Proper Action Bedding For The Precision High Power Rifle 

By:  Outlaw Hunter

Edited by:  Jim Groom

 Bedding Methods  Materials Needed  Action Bedding Step by Step


 
Bedding methods

There are six methods of action and/or barrel bedding in common use today. 

1. Full contact bedding of the action with the barrel floated.

2. Full contact bedding of the action and the barrel.

3. Full contact bedding of the action with a pressure-bearing pad for the barrel.

4. Pillar bedding of the action with the barrel floated.

5. A full length aluminum action bedding block.

6. The action glued to the stock with the barrel floated.

I will deal with the first method listed above - bedding the action and floating the barrel. This method gives the best results for most precision high power rifles.

For some time now, rifles have been available from the various factories with their barrels floated, that is, with no contact between the barrel and stock. Production constraints prevent the time required to properly bed the action. While the rifles available from most factories today are more accurate than their owners, improvements can be made for those shooters capable of using the increased accuracy.

Materials needed for action bedding:

1. Bedding compound (Marine Tex , Brownells, Acraglas or Steel Bed , Devcon Plastic Steel, or similar epoxy)

2. Modeling clay

3. Masking tape

4. Three or four 8" elastic bands (for securing receiver while epoxy is curing)

5. Release agent (suitable for type of epoxy used)

6. Epoxy dyes (to color epoxy to match stock if desired)

7. Inletting tools or Dremel Moto-Tool 

8. Coarse, medium and fine Sand paper 

9. Stock vise or suitable holding fixture 

10. Cleaner/degreaser (alcohol , Break Clean , grease-free electrical contact cleaner or 

trichloroethane)

11. Extra long headless action screws

12. Disposable container for mixing epoxy

13. Plastic zip-lock baggies [ for parts ]

14. Time!


 
BEFORE BEGINNING  - MAKE SURE RIFLE IS NOT LOADED !!!!

Action Bedding - Step-by-Step:

1. Begin by removing the action from the stock . 

2. Remove the bolt, trigger assembly, safety and bolt stop from the receiver .

3. If the trigger guard was not removed during removal of the action remove it now .

4. Secure stock in vise or holding device.

5. Install long headless action screws into action.

6. Use Inletting tools to carefully remove material from barrel channel until barrel has 1/16” to 1/8” of clearance along its full length. Check fit often and remove material slowly and evenly. Use fine sand paper to smooth this area for latter finishing.

7. Slowly and carefully remove 1/16” of stock material from all areas in the stock that the receiver and recoil lug contact. All of the areas from which you remove material should remain rough so that the epoxy has a better surface to adhere to.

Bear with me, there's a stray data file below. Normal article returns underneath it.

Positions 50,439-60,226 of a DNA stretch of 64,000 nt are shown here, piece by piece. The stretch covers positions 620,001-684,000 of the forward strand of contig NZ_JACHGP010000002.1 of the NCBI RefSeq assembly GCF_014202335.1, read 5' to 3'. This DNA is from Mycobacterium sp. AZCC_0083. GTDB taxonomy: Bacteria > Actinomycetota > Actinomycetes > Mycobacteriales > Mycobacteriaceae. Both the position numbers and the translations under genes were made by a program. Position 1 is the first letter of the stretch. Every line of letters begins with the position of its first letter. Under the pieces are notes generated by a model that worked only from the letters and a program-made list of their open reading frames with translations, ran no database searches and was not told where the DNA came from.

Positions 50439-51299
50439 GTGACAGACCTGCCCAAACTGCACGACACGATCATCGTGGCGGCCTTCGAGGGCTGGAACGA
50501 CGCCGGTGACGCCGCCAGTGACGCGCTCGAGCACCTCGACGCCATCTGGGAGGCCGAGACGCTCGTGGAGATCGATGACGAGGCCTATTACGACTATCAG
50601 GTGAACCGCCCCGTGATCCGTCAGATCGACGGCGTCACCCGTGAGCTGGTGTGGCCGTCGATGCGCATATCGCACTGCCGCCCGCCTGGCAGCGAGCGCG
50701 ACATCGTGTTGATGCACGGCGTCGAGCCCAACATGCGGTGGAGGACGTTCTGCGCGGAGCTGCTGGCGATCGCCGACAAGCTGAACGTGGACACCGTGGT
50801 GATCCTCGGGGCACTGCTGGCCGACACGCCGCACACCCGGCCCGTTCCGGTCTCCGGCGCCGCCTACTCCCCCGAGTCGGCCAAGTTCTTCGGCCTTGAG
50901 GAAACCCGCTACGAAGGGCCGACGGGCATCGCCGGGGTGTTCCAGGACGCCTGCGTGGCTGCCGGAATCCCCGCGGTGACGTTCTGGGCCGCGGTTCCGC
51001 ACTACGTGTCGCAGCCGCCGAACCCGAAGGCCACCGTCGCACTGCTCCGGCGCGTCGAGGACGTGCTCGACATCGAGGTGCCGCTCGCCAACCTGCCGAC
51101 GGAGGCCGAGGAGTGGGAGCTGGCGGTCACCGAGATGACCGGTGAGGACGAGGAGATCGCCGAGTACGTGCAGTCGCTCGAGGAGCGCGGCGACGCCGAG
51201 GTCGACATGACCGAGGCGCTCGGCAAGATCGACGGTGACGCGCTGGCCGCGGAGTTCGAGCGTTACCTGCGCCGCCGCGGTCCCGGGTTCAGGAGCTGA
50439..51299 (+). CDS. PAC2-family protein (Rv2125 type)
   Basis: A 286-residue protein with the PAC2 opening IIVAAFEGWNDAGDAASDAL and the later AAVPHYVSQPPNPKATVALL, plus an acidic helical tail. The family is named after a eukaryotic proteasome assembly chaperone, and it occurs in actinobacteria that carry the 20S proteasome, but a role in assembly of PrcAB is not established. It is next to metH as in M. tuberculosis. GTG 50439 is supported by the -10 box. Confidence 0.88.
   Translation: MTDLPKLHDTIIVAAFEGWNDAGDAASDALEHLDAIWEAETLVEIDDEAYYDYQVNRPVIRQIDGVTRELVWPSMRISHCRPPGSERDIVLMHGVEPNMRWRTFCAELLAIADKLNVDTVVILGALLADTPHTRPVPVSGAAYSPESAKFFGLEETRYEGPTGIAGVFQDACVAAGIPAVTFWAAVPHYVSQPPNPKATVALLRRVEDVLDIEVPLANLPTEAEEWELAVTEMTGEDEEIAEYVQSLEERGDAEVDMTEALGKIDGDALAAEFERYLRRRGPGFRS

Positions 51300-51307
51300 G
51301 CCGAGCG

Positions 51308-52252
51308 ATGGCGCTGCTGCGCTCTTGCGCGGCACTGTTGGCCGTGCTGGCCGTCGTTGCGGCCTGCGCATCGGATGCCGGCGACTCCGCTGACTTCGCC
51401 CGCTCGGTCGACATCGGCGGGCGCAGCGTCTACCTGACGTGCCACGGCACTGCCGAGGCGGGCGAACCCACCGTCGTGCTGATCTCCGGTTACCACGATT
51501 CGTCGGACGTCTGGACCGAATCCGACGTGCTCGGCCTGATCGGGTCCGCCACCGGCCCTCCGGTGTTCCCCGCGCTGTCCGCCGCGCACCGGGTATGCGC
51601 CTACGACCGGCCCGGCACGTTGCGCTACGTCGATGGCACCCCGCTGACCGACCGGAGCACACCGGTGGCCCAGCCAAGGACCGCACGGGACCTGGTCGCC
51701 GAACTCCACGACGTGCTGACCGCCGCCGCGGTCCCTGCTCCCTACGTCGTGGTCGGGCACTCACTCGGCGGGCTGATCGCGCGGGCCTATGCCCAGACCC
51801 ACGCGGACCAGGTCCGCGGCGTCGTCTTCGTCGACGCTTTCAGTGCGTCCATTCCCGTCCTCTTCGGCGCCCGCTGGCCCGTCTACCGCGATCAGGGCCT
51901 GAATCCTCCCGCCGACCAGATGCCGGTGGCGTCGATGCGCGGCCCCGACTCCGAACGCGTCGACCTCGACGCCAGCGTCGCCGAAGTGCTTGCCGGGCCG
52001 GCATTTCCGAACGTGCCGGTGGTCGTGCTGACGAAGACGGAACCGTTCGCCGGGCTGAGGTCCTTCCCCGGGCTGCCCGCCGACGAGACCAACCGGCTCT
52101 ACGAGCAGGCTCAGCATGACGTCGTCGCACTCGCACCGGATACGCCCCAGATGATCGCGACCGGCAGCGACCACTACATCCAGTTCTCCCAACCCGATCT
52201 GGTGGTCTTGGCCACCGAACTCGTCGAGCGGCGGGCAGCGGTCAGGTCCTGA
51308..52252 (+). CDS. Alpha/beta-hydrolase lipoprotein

8. Degrease receiver and recoil lug, and then do it again. 

9. Apply 3 to 4 layers of masking tape to the front, sides and bottom of recoil lug, leaving the back of the lug free of tape.

10. Then apply 3 to 4 layers of tape to the rear surface of the tang. 

11. Use masking tape to cover any area on the outside of your stock that epoxy may get on. 

12. Use the molding clay to fill in any screw or pin holes and any other areas you don’t want epoxy in such as the magazine cut-out in the receiver and the stock and the trigger cut-out in both.

13. Double check that you didn’t miss any place that you need clay - epoxy is vary hard to remove! 

14. At the point on the barrel that is even with the end of the stock, wrap masking tape around the barrel till you have about 1/16” of tape built up to center the barrel in the channel while the epoxy dries.

15. Apply release agent to receiver and barrel. Let it set for a few minutes then do it again. Be sure to cover the whole thing with a good coat! 

16. Degrease all areas that you want epoxy to bond to. Make sure all degreaser is dry before proceeding.

17. Read the directions on your epoxy for mixing and mix  a generous amount. Mix more than you think you will need! 

18. Apply a generous amount of epoxy to all areas of receiver and recoil lug contact . 

19. Carefully fit receiver into stock .

20. Wrap elastic bands around the receiver and stock and secure snugly. 

21. Wait 24 to 48 hours for epoxy to cure! 

22. After epoxy has cured remove elastic bands to free stock  from action. 

23. Remove receiver from stock. Sometimes a sharp whack with a rubber mallet is required to free the receiver.

24. Remove all clay and be sure screw and pin holes are clean! 

25. Remove tape from receiver. 

26. Remove all excess epoxy from stock.

27. Remove clay from stock . 

28. Use tape to cover all epoxied areas then paint or seal barrel channel. 

29. Remove long action screws.

30. Reinstall trigger, safety and bolt stop.

31. Use degreaser to clean complete action and barrel. 

32. After barrel channel sealer or paint is dry you can reassemble rifle and test fire.